Imagine now viewing one of these AGN from lots of different angles – it would look completely different depending on how it was oriented towards you. When these things were first discovered they were classed as many different types of object because of this, and it took a long time before people realised they could all be linked together. The picture below (ref. here) is a good illustration of this for a radio loud AGN (though bear in mind that not all AGN have all of these features). Looking edge on, the bright central nucleus is obscured by a large, dust torus so the light from the host galaxy isn’t drowned out, and only the jets are seen – a radio galaxy. Increase the angle and the nucleus is no longer obscured so it overshadows everything (including, sometimes, the jets) – a quasar. See here for a more detailed explanation of this!
Ok, now everybody hopefully has some idea what a radio galaxy and a quasar are, and how they’re related we can get back to the point, assuming anyone’s still interested (please still be interested). AGN lifetimes are pretty short compared to the age of the galaxy hosting them – they only last for as long as they have fuel. However, they could presumably reignite if they were refueled, maybe through a merger. When the AGN switches off, the jets would also disappear, but the lobes would linger, slowly depleting the reservoir of energy that’s been deposited in them. This means that the remnants of a previous cycle of activity could still be present at the beginning of the next one. This is exactly what was seen in four radio galaxies by Schoenmakers et al. in a paper published in 2000. They called them Double Double Radio Galaxies as they have two pairs of lobes – one new and one old. Since then, about ten more of these have been identified (including one with three lobe pairs), but none in other radio loud AGN as their orientation makes their jet/lobe structure harder to disentangle.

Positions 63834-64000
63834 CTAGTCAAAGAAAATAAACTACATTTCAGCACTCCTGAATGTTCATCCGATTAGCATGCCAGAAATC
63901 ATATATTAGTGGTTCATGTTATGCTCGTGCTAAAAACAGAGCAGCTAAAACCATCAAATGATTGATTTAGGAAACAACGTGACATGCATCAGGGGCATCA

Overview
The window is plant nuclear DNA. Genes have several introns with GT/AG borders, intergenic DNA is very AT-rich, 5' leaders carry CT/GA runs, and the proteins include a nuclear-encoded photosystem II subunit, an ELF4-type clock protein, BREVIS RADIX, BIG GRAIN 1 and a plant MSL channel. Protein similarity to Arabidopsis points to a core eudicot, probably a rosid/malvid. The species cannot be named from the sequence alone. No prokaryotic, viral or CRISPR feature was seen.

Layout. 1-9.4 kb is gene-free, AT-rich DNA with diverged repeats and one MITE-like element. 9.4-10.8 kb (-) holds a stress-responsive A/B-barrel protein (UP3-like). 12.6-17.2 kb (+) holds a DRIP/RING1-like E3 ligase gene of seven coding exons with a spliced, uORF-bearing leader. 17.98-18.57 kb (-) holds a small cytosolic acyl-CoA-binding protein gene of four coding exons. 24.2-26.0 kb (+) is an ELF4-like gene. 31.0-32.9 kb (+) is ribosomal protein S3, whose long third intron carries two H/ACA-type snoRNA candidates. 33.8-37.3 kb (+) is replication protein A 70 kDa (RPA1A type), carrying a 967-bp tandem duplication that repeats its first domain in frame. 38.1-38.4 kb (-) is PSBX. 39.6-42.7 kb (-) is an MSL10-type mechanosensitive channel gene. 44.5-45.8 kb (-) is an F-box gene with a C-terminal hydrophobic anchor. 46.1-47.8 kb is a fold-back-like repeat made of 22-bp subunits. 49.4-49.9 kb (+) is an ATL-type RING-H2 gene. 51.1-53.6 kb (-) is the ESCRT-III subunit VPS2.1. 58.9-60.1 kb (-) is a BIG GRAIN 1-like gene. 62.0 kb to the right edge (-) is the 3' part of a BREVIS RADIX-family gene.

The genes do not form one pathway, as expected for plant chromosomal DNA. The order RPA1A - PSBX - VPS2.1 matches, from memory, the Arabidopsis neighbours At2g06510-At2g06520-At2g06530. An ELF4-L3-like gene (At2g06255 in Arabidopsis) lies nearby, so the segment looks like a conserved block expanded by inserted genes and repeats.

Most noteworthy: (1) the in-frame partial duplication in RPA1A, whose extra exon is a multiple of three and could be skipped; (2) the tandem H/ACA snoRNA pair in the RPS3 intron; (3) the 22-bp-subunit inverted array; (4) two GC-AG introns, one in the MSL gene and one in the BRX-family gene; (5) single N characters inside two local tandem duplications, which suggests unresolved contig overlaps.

This all changed last month when Jamrozy et al. presented the first clear detection of a double double structure in a quasar. This is good news for the unification model – different types of radio loud AGN should behave in the same way if the only difference between them is orientation. It’s also more evidence for episodic activity. All that’s left to do now is figure out exactly why this happens… Finding and investigating more of these Double Double sources should hopefully help.
Schoenmakers, A., de Bruyn, A., Rottgering, H., van der Laan, H., & Kaiser, C. (2000). Radio galaxies with a ‘double-double morphology’ – I. Analysis of the radio properties and evidence for interrupted activity in active galactic nuclei Monthly Notices of the Royal Astronomical Society, 315 (2), 371-380 DOI: 10.1046/j.1365-8711.2000.03430.x
M. Jamrozy, D. J. Saikia, & C. Konar (2009). 4C02.27: a quasar with episodic activity? Accepted for publication in MNRAS arXiv: 0908.1508v1